by WorldTribune Staff, February 26, 2023
Medically transitioning to male or female is not the risk-free endeavor that many in the gender identity movement and rapidly-expanding gender transition industry make it out to be.
Transgender individuals who take hormone drugs have an increased risk of suffering a stroke or heart attack, according to a new study.
Researchers at Mercy Catholic Medical Center in Darby, Pennsylvania have found that trans patients who take the drugs (biological males are typically prescribed estrogen, while biological females receive testosterone) are up to seven times more likely to suffer an ischemic stroke compared to trans patients who are not prescribed them, Daily Mail Online reported
on Feb. 23.
They were also nearly six times more likely to suffer myocardial infarction - the most serious type of heart attack — and had a five times higher risk of pulmonary embolism, a blockage in an artery in the lung, the researchers said.
"It's all about risks and benefits. Starting transitioning is a big part of a person's life and helping them feel more themselves, but hormone replacement therapy also has a lot of side effects," said Dr Ibrahim Ahmed, lead author of the study and resident at the hospital.
"Researchers found that, across the study population, people who suffered from gender dysphoria and received the treatment were 7.15-fold more likely to suffer an ischemic stroke than those who did not," the Daily Mail report noted. "This occurs when blood clotting blocks crucial arteries blood uses to travel to the brain. Around 17 percent of these events result in death."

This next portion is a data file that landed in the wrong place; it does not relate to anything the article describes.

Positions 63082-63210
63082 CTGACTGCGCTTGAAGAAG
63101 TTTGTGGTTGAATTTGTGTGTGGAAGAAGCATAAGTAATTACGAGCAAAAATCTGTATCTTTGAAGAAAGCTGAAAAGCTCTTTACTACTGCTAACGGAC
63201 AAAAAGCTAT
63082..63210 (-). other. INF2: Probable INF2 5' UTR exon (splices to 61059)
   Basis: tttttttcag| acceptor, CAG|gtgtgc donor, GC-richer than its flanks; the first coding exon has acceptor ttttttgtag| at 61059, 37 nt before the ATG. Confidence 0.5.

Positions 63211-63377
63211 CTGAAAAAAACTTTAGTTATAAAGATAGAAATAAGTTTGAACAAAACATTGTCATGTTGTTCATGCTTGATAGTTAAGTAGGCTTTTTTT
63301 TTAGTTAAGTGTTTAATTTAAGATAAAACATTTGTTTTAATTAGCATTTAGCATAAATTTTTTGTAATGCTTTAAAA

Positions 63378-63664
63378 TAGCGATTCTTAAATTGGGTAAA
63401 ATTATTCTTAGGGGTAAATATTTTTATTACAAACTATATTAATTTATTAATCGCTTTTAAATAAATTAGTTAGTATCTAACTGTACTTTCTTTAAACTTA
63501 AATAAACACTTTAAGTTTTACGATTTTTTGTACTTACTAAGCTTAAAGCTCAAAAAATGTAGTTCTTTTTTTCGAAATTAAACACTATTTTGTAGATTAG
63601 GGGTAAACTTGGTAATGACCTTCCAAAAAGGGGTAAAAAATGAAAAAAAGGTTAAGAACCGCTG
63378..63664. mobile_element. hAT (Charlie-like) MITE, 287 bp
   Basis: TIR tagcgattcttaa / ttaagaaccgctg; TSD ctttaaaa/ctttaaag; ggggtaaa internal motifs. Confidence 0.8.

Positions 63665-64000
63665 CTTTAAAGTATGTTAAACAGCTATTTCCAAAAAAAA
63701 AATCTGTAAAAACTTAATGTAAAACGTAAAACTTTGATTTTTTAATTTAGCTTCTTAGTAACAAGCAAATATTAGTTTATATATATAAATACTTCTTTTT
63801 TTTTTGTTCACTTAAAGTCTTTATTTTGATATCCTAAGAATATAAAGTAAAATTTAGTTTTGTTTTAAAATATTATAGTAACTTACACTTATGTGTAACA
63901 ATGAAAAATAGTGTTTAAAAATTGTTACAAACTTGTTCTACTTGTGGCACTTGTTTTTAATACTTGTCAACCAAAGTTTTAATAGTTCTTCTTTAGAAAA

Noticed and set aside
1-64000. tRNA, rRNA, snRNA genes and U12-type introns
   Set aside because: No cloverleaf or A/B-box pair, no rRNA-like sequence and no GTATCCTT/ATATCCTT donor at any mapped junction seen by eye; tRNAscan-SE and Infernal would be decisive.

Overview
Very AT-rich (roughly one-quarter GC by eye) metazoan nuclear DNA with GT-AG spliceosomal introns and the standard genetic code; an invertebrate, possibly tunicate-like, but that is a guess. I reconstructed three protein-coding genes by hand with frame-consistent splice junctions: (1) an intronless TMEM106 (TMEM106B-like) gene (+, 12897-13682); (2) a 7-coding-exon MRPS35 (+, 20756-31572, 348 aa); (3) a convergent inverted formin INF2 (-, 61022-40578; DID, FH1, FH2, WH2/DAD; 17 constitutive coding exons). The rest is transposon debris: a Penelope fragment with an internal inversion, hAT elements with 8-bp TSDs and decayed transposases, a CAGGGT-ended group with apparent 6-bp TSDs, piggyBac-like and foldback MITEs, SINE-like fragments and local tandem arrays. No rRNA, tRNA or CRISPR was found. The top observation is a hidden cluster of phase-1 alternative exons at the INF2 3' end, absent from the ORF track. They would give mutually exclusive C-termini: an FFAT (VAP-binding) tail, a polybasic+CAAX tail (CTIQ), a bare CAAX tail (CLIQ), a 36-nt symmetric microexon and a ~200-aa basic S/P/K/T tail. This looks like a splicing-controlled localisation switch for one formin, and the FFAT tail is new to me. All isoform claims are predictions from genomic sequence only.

Pulmonary embolisms, when blood clotting the artery block blood to the lungs, were also 4.92-fold more common in people who received hormone treatments.
Myocardial infarctions, one of the most deadly forms of heart attack, also caused by blood clotting, is 5.9-fold more common in people who underwent hormone therapy.
"While some have disputed the link, large-scale studies have linked pill forms of hormone treatments to an increased risk of blood clotting, especially in women," the report added.
Both estrogen and testosterone are known to increase the clotting activity of blood, which could explain the increased risk.
Individuals taking hormone replacement therapy also had higher rates of substance use disorder and hypothyroidism, which both raise the risk of clots and cardiovascular problems, the study said.
An estimated 1.6 million Americans age 13 and older identify as transgender, according to a University of California Los Angeles report.
The hormones can be taken as pills, patches and gels, and are taken continuously throughout adulthood, or until the desired physical traits are achieved.
Surgical options include facial, chest and genital altering procedures, and are generally the last step of the transition process.
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